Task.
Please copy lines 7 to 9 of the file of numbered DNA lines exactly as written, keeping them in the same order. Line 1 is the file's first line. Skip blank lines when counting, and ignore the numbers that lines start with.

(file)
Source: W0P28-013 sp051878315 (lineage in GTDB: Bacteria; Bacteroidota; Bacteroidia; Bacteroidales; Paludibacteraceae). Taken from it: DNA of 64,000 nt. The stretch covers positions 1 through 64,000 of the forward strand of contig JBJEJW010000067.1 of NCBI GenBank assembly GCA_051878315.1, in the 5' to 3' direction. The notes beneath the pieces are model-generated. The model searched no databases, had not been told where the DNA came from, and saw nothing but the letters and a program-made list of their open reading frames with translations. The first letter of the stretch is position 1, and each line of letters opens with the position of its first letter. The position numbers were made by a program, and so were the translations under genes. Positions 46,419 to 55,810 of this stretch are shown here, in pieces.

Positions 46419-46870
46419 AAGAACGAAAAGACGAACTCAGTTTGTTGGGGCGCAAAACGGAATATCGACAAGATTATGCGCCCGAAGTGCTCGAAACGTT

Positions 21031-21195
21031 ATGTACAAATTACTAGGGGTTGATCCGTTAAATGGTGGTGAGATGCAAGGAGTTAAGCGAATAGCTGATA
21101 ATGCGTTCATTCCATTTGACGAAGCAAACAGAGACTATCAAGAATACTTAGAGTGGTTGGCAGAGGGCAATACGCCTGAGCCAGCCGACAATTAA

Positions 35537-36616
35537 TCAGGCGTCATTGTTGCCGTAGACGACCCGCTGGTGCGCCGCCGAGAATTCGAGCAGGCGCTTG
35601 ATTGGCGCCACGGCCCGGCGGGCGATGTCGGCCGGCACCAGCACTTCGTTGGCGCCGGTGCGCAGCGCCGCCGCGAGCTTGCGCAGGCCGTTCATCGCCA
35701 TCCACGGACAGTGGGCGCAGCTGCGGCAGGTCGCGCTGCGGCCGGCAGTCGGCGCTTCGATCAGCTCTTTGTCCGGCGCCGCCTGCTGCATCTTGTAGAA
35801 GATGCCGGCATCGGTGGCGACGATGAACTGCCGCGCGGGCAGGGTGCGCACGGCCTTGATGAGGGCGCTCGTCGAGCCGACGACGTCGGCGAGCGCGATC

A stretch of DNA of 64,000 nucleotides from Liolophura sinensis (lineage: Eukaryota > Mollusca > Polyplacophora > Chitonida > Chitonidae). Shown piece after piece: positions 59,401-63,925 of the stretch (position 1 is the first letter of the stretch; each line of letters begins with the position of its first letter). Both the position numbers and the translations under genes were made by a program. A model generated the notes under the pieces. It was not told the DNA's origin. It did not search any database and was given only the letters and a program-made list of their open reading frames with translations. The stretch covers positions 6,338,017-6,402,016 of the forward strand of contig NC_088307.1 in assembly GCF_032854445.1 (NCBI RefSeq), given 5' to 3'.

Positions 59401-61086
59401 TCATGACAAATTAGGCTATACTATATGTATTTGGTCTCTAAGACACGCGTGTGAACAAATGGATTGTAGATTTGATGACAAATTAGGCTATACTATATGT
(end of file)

Positions 35537-36616
35537 TCAGGCGTCATTGTTGCCGTAGACGACCCGCTGGTGCGCCGCCGAGAATTCGAGCAGGCGCTTG
35601 ATTGGCGCCACGGCCCGGCGGGCGATGTCGGCCGGCACCAGCACTTCGTTGGCGCCGGTGCGCAGCGCCGCCGCGAGCTTGCGCAGGCCGTTCATCGCCA